Starting and Advanced Grants, Proof of Concept, Synergy Grant
1.2 Support of future and emerging technology: FET flagships initiatives
1.3 Training and career perspectives of researchers: Marie Curie actions

2. Other funding opportunities in EU and USA: the Alexander von Humboldt Foundation and the Deutscher Akademischer Austausch Dienst for Germany; Fulbright scholarships for USA; the Royal Society in UK; joint cooperation projects with France.
3. How to write a budget of a proposal.
4. How to manage your granted project.

Some seminars by invited experts will be offered.
15 Hours
Professors / Lecturers: Marco Paggi
Available for Curricula: Computer Science  (SUGG) ; Systems Science  (SUGG) ; Image Analysis  (SUGG) ; Management Sciences  (SUGG) ; Economics  (SUGG) ; Management and Development of Cultural Heritage  (SUGG) ; Political History  (SUGG) ;


Methods and Languages

The course aims at introducing the students to an array of quantitative and qualitative methodologies which could either be used immediately in historical analysis, or at least make historians aware of what is being done in neighbouring disciplines.
30 Hours
Professors / Lecturers: Michael Freeden, Oxford University / Mario Quaranta, LUISS
Available for Curricula: Political History  (CORE) ;


Religions and Their Political Impact

The course aims at considering how, in the last two centuries, religions and religiosity have conditioned political institutions and the political struggle. It will take into account actual religions, but also confront specifically political, secularised religions, discussing whether the category of religiosity can be applied also in their case, and what is the different impact in the public sphere of traditional religions as opposed to political ones.
12 Hours
Professors / Lecturers: Tiziano Bonazzi, Università di Bologna
Available for Curricula: Political History  (CORE) ;


Revolutions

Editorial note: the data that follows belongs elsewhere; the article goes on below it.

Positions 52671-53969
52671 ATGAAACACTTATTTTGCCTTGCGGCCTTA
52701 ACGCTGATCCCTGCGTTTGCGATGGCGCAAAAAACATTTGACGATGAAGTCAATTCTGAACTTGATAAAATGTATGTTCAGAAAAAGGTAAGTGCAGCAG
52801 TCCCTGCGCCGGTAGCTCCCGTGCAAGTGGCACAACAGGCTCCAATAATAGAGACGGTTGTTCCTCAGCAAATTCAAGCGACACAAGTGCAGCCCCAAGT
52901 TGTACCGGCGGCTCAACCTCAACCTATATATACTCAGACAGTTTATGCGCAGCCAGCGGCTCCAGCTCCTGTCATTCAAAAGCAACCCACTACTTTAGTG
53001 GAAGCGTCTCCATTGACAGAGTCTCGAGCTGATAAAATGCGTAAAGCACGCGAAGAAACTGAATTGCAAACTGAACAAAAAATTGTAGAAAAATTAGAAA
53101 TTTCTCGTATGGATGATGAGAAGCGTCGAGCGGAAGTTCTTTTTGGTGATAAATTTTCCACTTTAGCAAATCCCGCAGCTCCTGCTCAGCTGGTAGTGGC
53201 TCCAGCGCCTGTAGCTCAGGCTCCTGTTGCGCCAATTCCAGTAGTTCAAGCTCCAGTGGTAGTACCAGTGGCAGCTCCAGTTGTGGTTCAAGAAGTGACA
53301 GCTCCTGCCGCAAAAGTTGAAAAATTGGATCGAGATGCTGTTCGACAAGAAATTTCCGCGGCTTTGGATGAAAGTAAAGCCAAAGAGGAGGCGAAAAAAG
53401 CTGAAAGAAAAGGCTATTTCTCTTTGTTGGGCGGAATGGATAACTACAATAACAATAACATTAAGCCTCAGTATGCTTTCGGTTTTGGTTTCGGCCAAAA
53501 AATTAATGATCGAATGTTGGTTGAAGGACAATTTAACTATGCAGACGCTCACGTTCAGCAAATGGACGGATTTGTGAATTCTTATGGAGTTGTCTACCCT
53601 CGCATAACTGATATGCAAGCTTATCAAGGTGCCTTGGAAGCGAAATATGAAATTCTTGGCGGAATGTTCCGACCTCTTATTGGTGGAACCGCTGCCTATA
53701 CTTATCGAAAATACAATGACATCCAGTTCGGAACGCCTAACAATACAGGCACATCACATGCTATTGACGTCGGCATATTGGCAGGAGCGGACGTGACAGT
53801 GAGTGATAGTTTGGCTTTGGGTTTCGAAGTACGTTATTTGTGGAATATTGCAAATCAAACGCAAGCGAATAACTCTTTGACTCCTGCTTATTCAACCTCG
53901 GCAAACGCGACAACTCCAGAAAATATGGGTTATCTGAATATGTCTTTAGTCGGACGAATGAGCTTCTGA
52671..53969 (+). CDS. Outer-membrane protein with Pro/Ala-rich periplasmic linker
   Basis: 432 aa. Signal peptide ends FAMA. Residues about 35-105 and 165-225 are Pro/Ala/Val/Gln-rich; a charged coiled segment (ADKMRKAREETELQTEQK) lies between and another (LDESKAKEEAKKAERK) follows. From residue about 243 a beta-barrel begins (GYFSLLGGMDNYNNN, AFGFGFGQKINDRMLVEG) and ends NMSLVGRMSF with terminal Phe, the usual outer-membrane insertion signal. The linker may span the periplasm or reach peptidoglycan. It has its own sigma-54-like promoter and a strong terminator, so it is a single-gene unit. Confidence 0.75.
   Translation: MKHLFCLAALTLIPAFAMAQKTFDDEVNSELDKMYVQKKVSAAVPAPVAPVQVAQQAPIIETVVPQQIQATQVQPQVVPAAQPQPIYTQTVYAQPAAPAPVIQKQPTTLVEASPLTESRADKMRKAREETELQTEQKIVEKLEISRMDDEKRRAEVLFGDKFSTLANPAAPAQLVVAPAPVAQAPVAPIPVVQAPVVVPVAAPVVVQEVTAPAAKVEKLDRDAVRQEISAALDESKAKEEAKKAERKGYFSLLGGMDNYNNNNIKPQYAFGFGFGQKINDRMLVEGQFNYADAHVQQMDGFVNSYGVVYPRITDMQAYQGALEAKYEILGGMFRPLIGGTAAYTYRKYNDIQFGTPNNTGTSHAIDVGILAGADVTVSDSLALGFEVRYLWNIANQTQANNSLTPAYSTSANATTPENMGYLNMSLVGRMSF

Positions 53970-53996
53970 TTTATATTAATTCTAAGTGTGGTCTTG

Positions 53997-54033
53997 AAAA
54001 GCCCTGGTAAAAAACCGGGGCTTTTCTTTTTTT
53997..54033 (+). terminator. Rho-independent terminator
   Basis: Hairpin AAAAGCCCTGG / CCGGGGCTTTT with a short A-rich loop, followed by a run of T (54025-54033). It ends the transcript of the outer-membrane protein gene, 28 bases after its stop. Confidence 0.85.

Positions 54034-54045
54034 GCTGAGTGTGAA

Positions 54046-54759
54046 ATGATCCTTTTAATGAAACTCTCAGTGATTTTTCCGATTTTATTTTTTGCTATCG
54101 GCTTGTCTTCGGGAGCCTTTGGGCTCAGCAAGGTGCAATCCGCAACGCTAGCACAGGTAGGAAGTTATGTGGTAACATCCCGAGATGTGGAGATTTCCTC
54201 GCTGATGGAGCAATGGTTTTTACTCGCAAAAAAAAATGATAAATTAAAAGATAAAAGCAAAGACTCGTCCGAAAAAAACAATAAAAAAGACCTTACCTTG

The course treats the main international, political, and social aspects of revolutions in the last century. Particularly, it analyses revolutions in Russia and China and their global impact, in terms of ideologies, geopolitical change, social transformations. Consequently, the course focuses on the relationship between communism and revolution, and between war and revolution. At the same time, its purpose is to contribute understanding the birth of new revolutionary phenomena, such as the global uprise of 1968 and the islamic revolution, as well as the crisis of the notion of revolution in European political culture in the last part of the century. A specific reflection will be devoted to the end of European communism in 1989 and its interpretation as revolution or collapse.

The lessons are organized as follows:
1. The Russian revolution and its world impact
2. The Chinese revolution and the South of the World
3. The global 1968 and the crisis of revolution in Europe
12 Hours
Professors / Lecturers: Silvio Pons, Università degli Studi di Roma "Tor Vergata"
Available for Curricula: Political History  (CORE) ;


Scientific Writing, Dissemination and Evaluation (long seminar)

TBD
6 Hours
Professors / Lecturers: Luca Aceto, Reykjavik University
Available for Curricula: Computer Science  (SUGG) ; Systems Science  (SUGG) ; Image Analysis  (SUGG) ; Management Sciences  (SUGG) ; Economics  (SUGG) ; Management and Development of Cultural Heritage  (SUGG) ; Political History  (SUGG) ;


States and Markets

The main topic is the political economy of state formation in historical and comparative perspective. We will read some classic works by economic historians, sociologists and political scientists and try to relate this work to the modern literature (in economics) on the political economy of state capacity. We will also briefly talk of some theories (old and new) on the origins of federalism, and try to relate this work to the literature on state formation. rules and redistribution.
20 Hours
Professors / Lecturers: Andrea Vindigni
Available for Curricula: Economics  (CORE) ; Political History  (CORE) ;


Theories of Political Development

The course aims at acquainting the students with the main theories as to the transformation of the political sphere over time, mostly focussing its attention on the XIX and XX Centuries and on the Western context. It will draw heavily from historical examples.
12 Hours
Professors / Lecturers: Paolo Pombeni, Università di Bologna
Available for Curricula: Political History  (CORE) ;